Unless a tightly groomed appearance is important to you or your HOA, it’s fine to let nature run its course. Continue to mow whatever grows and the lawn will remain in a state of multicultural ebb and flow with changing weather patterns. Grasses that spread via self-healing rhizomes will come back to the fore when the weather improves. Clumping grasses will need to be reseeded.

chair on lawn with perennial border
Jamie Hooper/Shutterstock

Adjust lawn maintenance during drought

If the lawn is healthy when drought conditions set in, it should be well positioned to withstand the stress until the rain comes back. After a week or so without rain, it’s time to make a few changes that will help to moderate the impact that dry weather will have on your yard.

Minimize traffic

As the grass blades dry out, avoid walking on the yard whenever possible. Footprints on dry, crispy grass will remain visible. Of course some areas may be unavoidable, especially if you have children or pets. That’s okay, but know that these areas will be most susceptible to damage.

Increase mower height

In hot, dry weather, taller grass acts as a living mulch to help conserve soil moisture. The grass will continue to grow in dry weather, but slowly. There may be an increase in weed growth as grass slows down. Continue mowing to keep weeds from going to seed.

Decrease mowing frequency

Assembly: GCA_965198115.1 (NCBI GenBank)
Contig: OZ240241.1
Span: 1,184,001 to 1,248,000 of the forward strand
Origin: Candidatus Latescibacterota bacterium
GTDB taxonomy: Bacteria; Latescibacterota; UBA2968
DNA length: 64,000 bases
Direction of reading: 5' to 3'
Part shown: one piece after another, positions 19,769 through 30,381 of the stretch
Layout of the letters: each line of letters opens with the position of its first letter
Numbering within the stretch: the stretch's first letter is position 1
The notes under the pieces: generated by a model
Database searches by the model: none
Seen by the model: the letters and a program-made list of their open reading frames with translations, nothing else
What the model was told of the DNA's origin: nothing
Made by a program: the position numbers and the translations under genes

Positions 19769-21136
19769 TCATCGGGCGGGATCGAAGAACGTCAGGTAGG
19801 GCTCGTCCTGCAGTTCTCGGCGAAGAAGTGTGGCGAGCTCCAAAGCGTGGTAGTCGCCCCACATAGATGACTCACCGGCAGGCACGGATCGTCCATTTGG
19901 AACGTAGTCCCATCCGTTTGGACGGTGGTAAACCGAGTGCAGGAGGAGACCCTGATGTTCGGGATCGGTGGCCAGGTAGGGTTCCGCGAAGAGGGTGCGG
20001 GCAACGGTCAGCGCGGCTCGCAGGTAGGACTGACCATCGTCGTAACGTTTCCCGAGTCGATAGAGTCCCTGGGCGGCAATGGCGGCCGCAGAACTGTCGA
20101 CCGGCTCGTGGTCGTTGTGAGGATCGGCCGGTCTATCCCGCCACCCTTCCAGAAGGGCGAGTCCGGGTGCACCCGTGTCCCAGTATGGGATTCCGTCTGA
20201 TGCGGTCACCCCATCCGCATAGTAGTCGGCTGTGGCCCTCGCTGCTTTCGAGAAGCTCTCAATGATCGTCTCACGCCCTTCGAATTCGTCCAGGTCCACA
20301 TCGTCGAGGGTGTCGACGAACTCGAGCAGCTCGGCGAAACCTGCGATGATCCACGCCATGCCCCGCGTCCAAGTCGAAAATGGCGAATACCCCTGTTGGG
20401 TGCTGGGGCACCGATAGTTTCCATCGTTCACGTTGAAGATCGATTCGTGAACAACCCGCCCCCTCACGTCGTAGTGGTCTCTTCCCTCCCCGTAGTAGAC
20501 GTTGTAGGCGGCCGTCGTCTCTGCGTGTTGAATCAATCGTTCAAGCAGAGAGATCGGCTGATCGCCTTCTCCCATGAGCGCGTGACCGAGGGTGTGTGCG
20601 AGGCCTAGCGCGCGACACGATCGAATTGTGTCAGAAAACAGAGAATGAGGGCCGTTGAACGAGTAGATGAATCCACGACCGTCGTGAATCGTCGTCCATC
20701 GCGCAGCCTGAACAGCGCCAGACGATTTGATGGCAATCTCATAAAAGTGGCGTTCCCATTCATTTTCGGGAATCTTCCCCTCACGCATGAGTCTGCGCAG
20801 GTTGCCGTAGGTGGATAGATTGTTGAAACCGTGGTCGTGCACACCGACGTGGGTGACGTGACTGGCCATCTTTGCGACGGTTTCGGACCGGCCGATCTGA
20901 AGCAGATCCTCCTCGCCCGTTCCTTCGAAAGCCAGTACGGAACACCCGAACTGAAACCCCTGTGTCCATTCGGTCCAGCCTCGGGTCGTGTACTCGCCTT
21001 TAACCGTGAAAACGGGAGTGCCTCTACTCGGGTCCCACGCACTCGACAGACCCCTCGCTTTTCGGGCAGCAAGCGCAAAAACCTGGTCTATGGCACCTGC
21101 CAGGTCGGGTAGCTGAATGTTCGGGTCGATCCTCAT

Letting the grass grow taller means mowing less often. Mowing less also reduces traffic that can damage the brittle grass plants. Mowing monthly may be adequate to keep weed growth in check.

Discontinue fertilization

Grass only utilizes nutrients when it’s actively growing. Applying fertilizer during drought is a waste of money at best, and can damage the lawn as well. If you have not yet fertilized and drought conditions have set in, don’t worry. The grass is better off without it at this time.

Discontinue weed control

In the best of times, weed killers apply subtle stress on lawn grass. When drought conditions are added to the mix, problems increase significantly, up to and including die back. It’s best not to apply chemicals to the lawn while the grass is in a state of drought response.

Start (or stop) watering

When rains come regularly, there is no need to run the sprinklers. When rainfall becomes more intermittent, irrigation is a useful tool for filling in the gaps. This would include normal summer dry spells when rains are spaced out by a week or so.

But when there’s no rain at all, it becomes difficult and cost prohibitive to apply adequate water to keep the grass green. In these more extreme circumstances, for example when there has been no rain for three weeks and none is in the forecast, it’s best to stop watering. The lawn will be better off if it’s allowed to enter drought dormancy as a protection against drought damage.

Follow these steps, and you’ll be well on your way to an attractive, drought-proof lawn.

Editors' Recommendations

Mark Wolfe
Former Digital Trends Contributor
Mark Wolfe is a freelance writer who specializes in garden, landscaping, and home improvement. After two decades in the…